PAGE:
FABULESSLY FRUGAL FRIDAY: Teaching Kids About Money
I was at the store with my 6-year-old daughter last week shopping for a birthday present for my nephew. She found a $75 toy that she thought he would love (he would!) and announced our shopping trip was over. She has discovered the perfect present and was ready to head to the register. I explained to her that $75 was not what we had budgeted for. Then the following conversation took place:
Her: Do you have enough money to buy it?
Me: Yes, we have enough money to buy it. But $75 is too much to spend on your cousin’s birthday present.
Her: If you have enough money then just buy the toy already.
Yikes. My head started spinning. Should I have been more proactive in teaching her about the importance of money? Did she, at the ripe young age of 6, already believe money grows on trees?
I hit the internet to see what Dave Ramsey, my financial hero, had to say about kids and money. And not surprisingly, he had a lot to say. What struck me was the simplicity of it. What he said in a nutshell was if we teach our children the importance of 4 major concepts, that will lay a foundation for financial success as adults. They are:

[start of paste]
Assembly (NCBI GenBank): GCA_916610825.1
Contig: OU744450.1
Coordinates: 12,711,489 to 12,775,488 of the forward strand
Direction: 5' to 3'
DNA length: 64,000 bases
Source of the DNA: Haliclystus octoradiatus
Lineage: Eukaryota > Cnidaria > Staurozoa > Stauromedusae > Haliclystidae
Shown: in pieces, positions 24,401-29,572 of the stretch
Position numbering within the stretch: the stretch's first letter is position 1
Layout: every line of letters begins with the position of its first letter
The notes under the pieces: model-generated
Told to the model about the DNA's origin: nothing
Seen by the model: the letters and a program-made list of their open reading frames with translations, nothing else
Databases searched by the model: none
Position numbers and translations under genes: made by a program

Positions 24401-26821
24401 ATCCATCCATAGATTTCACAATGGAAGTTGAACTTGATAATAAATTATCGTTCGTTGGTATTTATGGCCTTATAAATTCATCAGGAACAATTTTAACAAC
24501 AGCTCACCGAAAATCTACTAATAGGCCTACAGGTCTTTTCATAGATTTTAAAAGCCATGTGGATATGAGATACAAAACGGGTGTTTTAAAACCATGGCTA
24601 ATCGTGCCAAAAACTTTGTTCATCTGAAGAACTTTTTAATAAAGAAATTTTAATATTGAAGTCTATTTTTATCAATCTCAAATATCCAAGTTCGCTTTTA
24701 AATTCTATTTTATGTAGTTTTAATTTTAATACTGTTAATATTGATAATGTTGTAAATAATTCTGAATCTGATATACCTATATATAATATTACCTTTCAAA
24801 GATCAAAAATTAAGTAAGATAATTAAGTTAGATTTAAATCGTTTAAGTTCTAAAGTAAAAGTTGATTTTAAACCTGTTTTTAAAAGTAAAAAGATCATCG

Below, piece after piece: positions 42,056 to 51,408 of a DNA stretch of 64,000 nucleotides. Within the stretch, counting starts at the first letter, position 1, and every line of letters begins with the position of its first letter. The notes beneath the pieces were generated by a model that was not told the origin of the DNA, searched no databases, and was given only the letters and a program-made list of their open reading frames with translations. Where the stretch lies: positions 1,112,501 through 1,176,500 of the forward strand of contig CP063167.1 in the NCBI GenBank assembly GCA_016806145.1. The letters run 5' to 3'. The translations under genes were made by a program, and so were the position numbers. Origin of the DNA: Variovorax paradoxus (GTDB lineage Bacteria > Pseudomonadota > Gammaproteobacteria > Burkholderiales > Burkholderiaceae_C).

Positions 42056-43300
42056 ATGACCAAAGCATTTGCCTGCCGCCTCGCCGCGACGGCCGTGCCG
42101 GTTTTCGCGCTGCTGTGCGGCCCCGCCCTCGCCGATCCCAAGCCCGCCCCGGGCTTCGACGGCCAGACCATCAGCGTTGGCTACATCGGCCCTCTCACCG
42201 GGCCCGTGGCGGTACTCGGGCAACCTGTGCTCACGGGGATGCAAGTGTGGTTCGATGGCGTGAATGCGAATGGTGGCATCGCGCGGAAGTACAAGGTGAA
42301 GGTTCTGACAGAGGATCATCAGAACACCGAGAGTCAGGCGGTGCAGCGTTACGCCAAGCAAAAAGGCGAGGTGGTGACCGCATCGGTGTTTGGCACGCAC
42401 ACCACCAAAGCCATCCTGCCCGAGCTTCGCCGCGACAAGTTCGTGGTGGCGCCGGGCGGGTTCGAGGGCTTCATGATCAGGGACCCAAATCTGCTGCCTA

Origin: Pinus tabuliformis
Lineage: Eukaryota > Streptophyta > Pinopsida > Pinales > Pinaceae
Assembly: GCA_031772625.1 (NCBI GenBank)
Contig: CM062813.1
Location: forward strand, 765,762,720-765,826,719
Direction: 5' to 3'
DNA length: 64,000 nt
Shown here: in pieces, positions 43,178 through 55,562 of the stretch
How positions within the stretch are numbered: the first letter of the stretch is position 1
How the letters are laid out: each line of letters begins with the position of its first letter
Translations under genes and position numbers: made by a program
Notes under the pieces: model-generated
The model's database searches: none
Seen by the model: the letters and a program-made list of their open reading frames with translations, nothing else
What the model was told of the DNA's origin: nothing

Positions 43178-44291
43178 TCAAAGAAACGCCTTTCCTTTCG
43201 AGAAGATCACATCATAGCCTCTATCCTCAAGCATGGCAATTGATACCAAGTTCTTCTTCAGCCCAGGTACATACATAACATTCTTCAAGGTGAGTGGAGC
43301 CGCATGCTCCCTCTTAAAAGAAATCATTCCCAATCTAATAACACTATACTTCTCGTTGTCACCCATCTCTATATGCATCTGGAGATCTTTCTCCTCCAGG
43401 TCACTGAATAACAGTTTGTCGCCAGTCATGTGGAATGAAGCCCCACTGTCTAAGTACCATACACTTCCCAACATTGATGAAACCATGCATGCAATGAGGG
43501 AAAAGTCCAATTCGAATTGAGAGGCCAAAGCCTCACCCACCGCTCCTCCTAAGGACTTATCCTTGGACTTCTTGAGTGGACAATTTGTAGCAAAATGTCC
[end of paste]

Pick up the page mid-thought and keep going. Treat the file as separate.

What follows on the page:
Dave says, “We’re raising a whole generation with ‘sucker’ stamped on their foreheads because we’re not teaching them.” Your job as a parent is not just to keep your child happy. You’re raising a future grown-up who needs to be able to deal with grown-up matters. If you teach little Timmy how to handle money responsibly, then grown-up Timmy will be better equipped for a richer life. Look at the statistics below:
- 19% of Americans between the ages of 18 and 24 declared bankruptcy in 2001. (USA Today, 2001)
- The fastest growing group of bankruptcy filers are those people who are 25 years of age or younger. (Senate Committee on Banking, Housing and Urban Affairs, 2002)
- Over 80%of undergraduates have at least one credit card and nearly 50% of college graduates carry four or more credit cards. According to the Department of Education, the average balance carried by these students is more than $3,000. (Senator Chris Dodd, CT)
These statistics show that many children aren’t being taught how to handle money. Young people are making mistakes with zeros at the end of them. These mistakes often take years to overcome. Teach your children how to handle money while they are young, and they won’t make mistakes later on in life.
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